A hometown newspaper writes its own obituary and then writes its second act
A hometown newspaper wrote its own obituary last month, then turned the page.
“We wanted to go out with a bang,” said publisher Ted Almen, who oversaw the 6,124th and final edition of the Raymond-Prinsburg News on the Fourth of July.
The News was the third Minnesota newspaper to go out of business in the first six months of this year. Its last words landed in nearly 400 subscriber mailboxes with a solid thump, stuffed with highlights from more than a century of community coverage.
“For once, the newspaper was absolutely full of advertising,” Almen said. “Unfortunately, it was ads from the 1920s and the 1940s. Businesses that used to exist in our communities and no longer exist. The car dealership. The harness shop.”
Almen, a third-generation newspaperman, swore the tiny newsroom to secrecy about the final edition, wanting to give his readers one last exclusive. He owns a small chain of smaller newspapers with his wife, Kari Jo, and they published the News through its last two decades of slumping ad sales and shrinking circulation.
“Really, financially, it should have happened a long time ago,” he said. “Emotionally, it was hard to be the publisher who stopped the presses after 118 years.”
Because there’s a special joy that comes from telling the stories nobody else is telling.
“We practice what I like to call ‘refrigerator journalism,’ ” he said. “I love to go to somebody’s house and see a photo of their child or their student or their athlete or themselves clipped out [of the paper] and taped to the refrigerator.”
Raymond and Prinsburg hug the western border of Kandiyohi County, where every week since November 1900, the News arrived with the latest births and deaths and high school football scores and City Council meetings. People leafed through — fewer and fewer each year — to see who was graduating and whose grandchild won the middle school track meet and who got in the photo from the National Night Out barbecue.
There’s no hometown newspaper for the 750 residents of Raymond and 500 residents of Prinsburg, but there’s still news.
The Clara City Herald, seven miles down the road and also published by the Almen family, now arrives in the mailboxes of the former News subscribers, with the same familiar bylines. The three full-time staffers and a handful of part-time reporters and editors in the Clara City newsroom will keep covering all three towns.
“At a newspaper with a staff of three or four people, you have to do everything — right down to sweeping the floor,” Almen said. “If somebody comes in and wants to buy a subscription, you help them. In a mom and pop business, you have to be flexible.”
His daughter, Jordan, is the fourth generation to join the family business, working as a reporter, photographer and columnist, covering City Council, writing features or anything else that needs doing. These days, Almen says most of his writing involves writing checks, but even he will jump in and take photos or lay out some ads.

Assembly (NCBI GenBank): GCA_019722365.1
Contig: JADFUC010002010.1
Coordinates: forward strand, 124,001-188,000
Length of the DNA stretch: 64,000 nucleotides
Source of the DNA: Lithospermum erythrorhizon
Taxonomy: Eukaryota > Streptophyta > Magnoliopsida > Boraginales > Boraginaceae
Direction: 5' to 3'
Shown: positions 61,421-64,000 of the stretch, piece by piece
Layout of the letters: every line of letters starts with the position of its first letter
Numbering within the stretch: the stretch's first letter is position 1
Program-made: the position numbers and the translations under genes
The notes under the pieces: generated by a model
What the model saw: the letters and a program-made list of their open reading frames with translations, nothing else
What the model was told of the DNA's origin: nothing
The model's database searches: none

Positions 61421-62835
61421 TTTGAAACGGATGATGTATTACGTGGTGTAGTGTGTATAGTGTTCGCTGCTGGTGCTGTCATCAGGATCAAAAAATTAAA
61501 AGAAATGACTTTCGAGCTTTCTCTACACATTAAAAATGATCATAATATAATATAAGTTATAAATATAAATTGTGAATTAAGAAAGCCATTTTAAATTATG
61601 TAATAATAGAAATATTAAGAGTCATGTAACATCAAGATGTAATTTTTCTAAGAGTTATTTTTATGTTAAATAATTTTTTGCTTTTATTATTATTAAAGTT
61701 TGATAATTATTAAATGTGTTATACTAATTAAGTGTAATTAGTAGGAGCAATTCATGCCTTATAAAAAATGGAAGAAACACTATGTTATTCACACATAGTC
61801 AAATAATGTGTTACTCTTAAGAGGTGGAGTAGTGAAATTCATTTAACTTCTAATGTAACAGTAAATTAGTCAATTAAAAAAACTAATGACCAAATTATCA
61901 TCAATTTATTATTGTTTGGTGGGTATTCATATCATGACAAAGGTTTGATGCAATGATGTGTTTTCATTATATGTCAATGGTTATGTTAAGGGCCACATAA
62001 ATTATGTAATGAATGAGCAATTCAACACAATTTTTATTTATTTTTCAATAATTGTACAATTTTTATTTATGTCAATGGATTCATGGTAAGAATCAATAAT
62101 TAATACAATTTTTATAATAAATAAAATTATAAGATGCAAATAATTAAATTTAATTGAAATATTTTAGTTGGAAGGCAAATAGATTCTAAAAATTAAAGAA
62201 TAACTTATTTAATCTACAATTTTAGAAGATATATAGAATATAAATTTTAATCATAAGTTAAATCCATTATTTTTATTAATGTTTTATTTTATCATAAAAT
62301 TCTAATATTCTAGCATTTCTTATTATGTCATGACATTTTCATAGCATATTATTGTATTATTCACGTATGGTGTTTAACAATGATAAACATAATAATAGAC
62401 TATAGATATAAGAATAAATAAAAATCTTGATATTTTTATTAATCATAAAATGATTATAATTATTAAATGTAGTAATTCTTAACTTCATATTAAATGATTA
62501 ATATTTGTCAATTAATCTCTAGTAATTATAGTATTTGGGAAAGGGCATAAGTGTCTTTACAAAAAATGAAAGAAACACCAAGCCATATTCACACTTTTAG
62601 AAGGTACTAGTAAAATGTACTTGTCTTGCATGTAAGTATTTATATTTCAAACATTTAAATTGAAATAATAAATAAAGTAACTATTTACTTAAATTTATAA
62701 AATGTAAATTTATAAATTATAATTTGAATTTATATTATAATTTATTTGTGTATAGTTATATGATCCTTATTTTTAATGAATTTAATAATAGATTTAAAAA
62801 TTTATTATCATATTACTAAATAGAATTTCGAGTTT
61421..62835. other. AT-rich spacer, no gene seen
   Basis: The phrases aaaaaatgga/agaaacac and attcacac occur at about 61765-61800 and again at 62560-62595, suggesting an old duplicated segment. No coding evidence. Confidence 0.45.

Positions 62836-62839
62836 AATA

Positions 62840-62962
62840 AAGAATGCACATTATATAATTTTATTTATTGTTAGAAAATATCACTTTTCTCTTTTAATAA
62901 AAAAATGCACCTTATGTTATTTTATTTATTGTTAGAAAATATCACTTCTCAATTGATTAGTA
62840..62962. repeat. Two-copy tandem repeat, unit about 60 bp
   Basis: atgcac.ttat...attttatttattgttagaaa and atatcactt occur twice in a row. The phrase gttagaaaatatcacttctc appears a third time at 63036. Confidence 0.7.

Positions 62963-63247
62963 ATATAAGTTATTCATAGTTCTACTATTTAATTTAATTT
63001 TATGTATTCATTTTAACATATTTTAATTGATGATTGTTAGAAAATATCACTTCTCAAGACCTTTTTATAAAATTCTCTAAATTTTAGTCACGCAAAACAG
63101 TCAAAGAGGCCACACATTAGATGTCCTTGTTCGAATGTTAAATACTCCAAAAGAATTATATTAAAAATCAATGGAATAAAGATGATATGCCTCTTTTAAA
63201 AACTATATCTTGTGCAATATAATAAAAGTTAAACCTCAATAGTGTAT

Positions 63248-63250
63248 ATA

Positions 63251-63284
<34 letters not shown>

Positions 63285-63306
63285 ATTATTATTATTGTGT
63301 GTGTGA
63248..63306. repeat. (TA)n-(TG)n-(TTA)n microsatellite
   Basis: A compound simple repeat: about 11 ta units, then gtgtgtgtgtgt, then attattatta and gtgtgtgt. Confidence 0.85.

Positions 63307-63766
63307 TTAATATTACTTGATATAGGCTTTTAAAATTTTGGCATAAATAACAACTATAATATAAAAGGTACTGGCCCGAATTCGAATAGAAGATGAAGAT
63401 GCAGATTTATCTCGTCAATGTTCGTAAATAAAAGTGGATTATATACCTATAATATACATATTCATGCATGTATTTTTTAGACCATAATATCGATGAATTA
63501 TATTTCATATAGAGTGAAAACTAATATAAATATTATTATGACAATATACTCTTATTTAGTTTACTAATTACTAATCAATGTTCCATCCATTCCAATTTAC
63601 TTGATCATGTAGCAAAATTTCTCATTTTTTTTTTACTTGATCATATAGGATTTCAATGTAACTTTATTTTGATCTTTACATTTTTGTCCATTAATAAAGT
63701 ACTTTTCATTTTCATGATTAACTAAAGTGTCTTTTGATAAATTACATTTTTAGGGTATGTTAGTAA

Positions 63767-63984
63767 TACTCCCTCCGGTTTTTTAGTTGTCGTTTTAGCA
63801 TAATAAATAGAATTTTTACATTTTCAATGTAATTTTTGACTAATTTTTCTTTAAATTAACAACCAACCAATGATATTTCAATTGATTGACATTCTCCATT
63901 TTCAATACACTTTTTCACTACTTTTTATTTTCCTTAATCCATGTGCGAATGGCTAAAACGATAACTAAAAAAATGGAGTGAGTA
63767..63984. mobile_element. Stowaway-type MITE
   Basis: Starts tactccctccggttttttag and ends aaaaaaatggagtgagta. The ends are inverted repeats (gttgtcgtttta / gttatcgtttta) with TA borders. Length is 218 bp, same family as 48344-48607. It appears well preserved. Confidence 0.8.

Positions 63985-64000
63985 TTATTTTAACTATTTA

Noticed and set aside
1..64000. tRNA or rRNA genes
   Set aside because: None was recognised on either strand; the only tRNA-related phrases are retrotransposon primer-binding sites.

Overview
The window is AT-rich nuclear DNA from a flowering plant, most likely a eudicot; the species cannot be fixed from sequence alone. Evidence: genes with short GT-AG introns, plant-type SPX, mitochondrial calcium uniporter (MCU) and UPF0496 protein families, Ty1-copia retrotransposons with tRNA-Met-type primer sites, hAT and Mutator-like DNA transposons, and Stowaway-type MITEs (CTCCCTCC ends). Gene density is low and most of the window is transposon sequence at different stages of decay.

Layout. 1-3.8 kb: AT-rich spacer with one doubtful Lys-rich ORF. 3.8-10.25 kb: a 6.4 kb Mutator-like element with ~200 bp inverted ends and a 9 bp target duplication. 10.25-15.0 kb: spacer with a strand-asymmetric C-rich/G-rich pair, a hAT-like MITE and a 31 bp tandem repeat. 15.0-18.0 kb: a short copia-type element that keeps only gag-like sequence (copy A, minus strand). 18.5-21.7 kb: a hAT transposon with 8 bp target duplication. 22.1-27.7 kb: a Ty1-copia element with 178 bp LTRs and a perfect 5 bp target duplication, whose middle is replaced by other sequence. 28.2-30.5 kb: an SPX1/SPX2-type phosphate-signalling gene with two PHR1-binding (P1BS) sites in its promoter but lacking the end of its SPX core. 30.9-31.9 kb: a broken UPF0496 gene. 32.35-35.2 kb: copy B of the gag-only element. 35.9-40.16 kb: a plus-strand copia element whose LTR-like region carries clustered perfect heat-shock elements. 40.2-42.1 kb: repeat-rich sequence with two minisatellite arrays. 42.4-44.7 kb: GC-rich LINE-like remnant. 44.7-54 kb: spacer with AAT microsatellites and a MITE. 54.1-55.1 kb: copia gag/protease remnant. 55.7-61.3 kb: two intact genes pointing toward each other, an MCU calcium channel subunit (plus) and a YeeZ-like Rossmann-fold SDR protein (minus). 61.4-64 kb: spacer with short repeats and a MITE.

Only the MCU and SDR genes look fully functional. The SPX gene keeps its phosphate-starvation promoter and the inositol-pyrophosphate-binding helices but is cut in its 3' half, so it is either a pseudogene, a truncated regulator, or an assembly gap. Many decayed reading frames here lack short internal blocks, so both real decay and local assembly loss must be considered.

News subscribers had a choice of a refund or a substitute subscription to the Clara City Herald, home to the same small news staff that wrote for the News. So far, Almen said, only a handful of subscribers have asked for a refund. In fact, the death of the hometown paper barely seemed to faze the community.
“I wish I could tell you the phone rang off the hook,” he said.
It may be difficult for the community to miss its paper if it doesn’t really feel like it’s gone. At the Raymond Public Library, substitute librarian Paulette Peterson, who has subscribed to the paper since 1975, said a reporter showed up, just like always, to cover the latest program they put on for the community.
“It was a good paper,” she said. But these days, she said, not many young people look for their news on paper. “Maybe that tradition died.”
Prinsburg might not have a paper anymore, but Prinsburg still makes the paper, said city clerk and treasurer Sarah Van Dyken.
“Even though the RP News is no longer we get coverage with the Clara City newspaper,” she wrote in an e-mail. “The reporter that covered our area, and she is awesome, is now the editor. She keeps our town in the news.”
There are about 310 newspapers out there in Minnesota keeping their towns in the news. That counts everything from the paper you’re reading down to Raymond-sized weeklies. Every year, that number gets smaller.
We lost the Sunfish Gazette in Atwater. The Lake Emo Leader. The Stillwater Courier. St. Paul’s Asian Pages. The Arrowhead Leader in Moose Lake. The Eveleth Scene. The Range Times in Biwabik.
Earlier this month, the Le Sueur News-Review and the Le Center Leader merged to form the Le Sueur County News. The Bird Island Union merged with the Hector News-Mirror last year. The free Anoka County Record folded in April after a seven-year run. Up in Mizpah, the short-lived Keeper Chronicles shuttered in March.
Sometimes, after deadline, reporters head to the bar to peer gloomily into our beers and wonder whether anyone would miss us if we were gone. Oh, how we would miss you.
“We think what we’re doing is important,” said Almen, whose grandparents ran the Truman Tribune and whose father published the Kerkhoven Banner. “It is very gratifying when you have someone come up to you and say, ‘I just loved your photo ... I loved your daughter’s story about so-and-so.’ It’s not extremely profitable ... but we get by and we’re just happy with what we do.”
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